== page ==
Tuesday 14 May 2013

Walker Art Gallery

Walker Art Gallery, Liverpool.
 John Moore's Prizewinners:

Creation and Crucifixion, Jack Smith, 1957
'My concern was to make the ordinary seem miraculous', said Jack Smith in the 1950s. He conveys this here largely through the handling of light, bathing the contents of the room in light. This anticipates his later developments towards geometrical abstraction and how the effects of light transform what we see.

March 1963, Roger Hilton, 1963
Hilton often titled his painting after the month in which they were finished. This painting typifies the spontaneous, rapid abstraction which he developed in the 50s, mixing drawing and painting. There are suggestions of the human form, a rock and a boat.

Peter Getting out of Nick's Pool, David Hockney, 1967
This painting reflects the impact of Hockney's move to California in 1964 with its sunny climate, relaxed lifestyle and vibrant colours. His interest in polaroid photography shows in the painting's format and white border. He based the painting partly on a polaroid of Peter leaning against an MG sports car. The challenge of depicting reflections on water and glass fascinated Hockney who uses parallel and wiggly lines over strong, flat colours borrowed from the conventions of comics and advertisements.

Broken Bride, 13.6.82, John Hoyland 
Permanent Collection:
Blotter, Peter Doig
This painting is based on a photograph of the artist's brother standing on a frozen pond in Canada where the artist was brought up. Doig pumped water over the ice to enhance the reflection. The title refers to how a person can become absorbed in a place or landscape - the figure is looking down into his reflection to suggest inward thought. Blotter also refers to the paint soaking into the canvas.
A Glass of Water,  Michael Craig-Martin
Craig-Martin's use of graphic outlines and flat planes of colour is a distinguishing feature of his non-conceptual work. This piece is one of a series made over several years in which he combined the 2-dimensional illusion that painting can create with the actual 3-dimensional structure of sculpture. None of the separate elements which make up the piece is easily recognisable on its own, but the whole is instantly identifiable against the background of the gallery wall. The title of the work recalls Craig-Martin's most ffamous conceptual artwork, An Oak Tree, in which the artist represented the tree by a glass of water.
a side view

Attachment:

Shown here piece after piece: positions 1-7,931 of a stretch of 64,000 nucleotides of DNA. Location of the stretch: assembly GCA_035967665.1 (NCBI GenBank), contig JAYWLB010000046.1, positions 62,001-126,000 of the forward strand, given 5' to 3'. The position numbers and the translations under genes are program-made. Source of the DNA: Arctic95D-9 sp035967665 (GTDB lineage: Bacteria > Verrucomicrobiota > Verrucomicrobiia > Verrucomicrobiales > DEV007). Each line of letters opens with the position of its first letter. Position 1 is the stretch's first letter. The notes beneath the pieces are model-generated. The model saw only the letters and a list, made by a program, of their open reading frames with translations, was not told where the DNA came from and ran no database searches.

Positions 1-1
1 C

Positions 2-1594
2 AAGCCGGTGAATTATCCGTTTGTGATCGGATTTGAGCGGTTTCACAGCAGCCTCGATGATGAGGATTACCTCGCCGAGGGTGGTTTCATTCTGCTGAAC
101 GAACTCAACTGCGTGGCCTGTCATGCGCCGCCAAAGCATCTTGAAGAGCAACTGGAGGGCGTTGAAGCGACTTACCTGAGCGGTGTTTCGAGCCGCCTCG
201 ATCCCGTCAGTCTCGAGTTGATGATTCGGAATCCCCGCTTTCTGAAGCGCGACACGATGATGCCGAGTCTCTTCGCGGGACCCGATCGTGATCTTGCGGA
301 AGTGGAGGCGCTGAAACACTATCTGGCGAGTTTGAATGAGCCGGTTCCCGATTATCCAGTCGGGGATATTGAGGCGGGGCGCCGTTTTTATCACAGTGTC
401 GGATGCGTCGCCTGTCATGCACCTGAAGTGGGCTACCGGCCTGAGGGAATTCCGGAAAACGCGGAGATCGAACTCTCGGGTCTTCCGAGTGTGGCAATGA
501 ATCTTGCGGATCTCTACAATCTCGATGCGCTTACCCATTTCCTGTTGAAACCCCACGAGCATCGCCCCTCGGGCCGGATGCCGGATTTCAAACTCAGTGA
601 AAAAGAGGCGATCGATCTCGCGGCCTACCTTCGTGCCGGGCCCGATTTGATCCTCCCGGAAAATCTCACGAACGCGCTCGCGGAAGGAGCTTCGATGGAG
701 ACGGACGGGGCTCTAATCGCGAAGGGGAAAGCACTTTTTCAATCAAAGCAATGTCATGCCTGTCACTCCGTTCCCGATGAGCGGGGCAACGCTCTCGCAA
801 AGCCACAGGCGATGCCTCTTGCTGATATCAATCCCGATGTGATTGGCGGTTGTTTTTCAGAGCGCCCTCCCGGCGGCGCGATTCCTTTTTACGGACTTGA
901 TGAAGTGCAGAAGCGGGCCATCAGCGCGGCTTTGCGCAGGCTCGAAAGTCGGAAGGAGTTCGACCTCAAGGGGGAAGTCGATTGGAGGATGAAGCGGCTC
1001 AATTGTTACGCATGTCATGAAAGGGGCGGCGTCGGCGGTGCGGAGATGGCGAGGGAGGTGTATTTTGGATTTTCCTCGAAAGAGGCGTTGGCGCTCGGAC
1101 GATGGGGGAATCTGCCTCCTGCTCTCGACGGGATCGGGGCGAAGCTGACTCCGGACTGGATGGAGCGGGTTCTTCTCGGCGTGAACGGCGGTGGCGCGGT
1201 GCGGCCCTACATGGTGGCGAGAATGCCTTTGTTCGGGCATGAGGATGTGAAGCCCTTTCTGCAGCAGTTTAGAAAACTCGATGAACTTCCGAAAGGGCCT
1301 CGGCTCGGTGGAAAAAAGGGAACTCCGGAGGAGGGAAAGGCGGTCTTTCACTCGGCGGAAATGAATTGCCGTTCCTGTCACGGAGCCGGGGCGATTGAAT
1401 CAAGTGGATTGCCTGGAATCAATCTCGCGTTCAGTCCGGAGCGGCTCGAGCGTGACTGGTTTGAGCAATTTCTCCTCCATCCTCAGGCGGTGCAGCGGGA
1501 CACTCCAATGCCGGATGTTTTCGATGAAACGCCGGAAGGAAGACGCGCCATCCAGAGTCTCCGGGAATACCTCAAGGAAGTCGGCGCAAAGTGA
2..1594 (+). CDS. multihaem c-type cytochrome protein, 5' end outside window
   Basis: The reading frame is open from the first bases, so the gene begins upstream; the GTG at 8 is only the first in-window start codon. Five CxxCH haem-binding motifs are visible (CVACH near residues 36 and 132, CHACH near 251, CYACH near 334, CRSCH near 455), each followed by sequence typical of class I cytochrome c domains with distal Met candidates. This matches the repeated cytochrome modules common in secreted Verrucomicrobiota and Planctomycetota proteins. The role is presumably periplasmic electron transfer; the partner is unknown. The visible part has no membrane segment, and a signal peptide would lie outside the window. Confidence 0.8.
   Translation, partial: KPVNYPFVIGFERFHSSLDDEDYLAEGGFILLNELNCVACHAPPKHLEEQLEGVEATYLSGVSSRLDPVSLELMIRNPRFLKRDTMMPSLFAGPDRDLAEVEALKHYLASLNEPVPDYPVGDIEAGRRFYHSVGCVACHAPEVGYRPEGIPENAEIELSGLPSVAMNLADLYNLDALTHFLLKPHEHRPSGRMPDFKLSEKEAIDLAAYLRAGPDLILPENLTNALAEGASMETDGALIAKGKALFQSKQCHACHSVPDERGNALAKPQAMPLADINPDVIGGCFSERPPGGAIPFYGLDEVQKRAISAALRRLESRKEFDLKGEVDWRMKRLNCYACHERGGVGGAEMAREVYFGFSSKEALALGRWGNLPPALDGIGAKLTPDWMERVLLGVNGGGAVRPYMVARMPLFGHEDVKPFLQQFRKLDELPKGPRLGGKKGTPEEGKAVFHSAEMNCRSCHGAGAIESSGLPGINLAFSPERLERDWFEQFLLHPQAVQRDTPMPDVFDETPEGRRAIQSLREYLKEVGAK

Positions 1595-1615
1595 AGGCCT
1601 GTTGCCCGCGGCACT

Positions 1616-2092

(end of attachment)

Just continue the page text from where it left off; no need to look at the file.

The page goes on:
Aeolus, Gillian Ayres

Ayres' technique of dragging one thick colour over another, wet on wet, produces sensuous effects. Here, unusually, amist the density and apparent chaos of her brushstrokes there are hints of recognizable imagery: trees and flowers, hedges and fences, a wheel and a bridge, as if a garden or farm, provided inspiration for the painting. In Greek mythology, Aeolus is the ruler of the winds.

Untitled, No. 112, Paul Huxley, 1969 
Huxley uses simple geometric shapes and direct colours reflecting his experience of New York: the sharp shapes of buildings, yellow taxis and green garbage trucks had a noticeable impact on his painting. He favoured a square format for its neutrality - a horizontal canvas for example, could have inappropriately evoked a landscape. In this painting two distinct halves to the composition are evident.
Sea Cloud, Bridget Riley 
Sea Cloud demonstrates Riley's long-standing interest in the relationship between colours and the optical and sensual effects of regular and rythmic hard-edged patterns. It is inspired by underground tomb paintings in Luxor in Egypt that she visited in 1981. She was struck by the way they created feelings of great richness and light despite their environment and the limited number of colours employed. She used the same palette to search for similar effects. While working on these 'Egyptian' paintings Riley was commissioned to decorate two corridors in the Royal Liverpool Hospital. Her decorations no longer survive but the scheme again employed the Luxor palette to suggest, in her own words, 'feelings of light and sun and all the pleasurable sensations associated with them'.
 Three Pictures of You, Anthony Donaldson
This is the first of a sequence of six paintings he did in 1962. Each took the same image but 'sliced' it in different ways conveying pattern or movement from left to right. He kept the paint flat and impersonal, the colours cool. 'No backgrounds, no pictorial space, and no scene to set them in, just the women'. This repetition approach to his work occupied him for seven years. Drawing on popular culture the painting is characteristic of the Pop Art movement of the 1960s.
Counterpoint, Derek Johnson 
Johnson taught art but was also a professional jazz musician. There are musical analogies in both this painting's title and its rythmic patterns. At first glance repetitive, the pattern actually contains numerous variations. Through basic abstract marks and and primary colours on a flat, mauve background the viewer's eyes are invited to probe more deeply into its surface.
Orange, blue, green, pink, Michael Kidner 
Emphasis is placed on colour over line. A pulsating, irregular wave-like pattern in a combination of synthetic, somewhat artificial colours, conjures a sensation of movement or vibration from a static, flat image.

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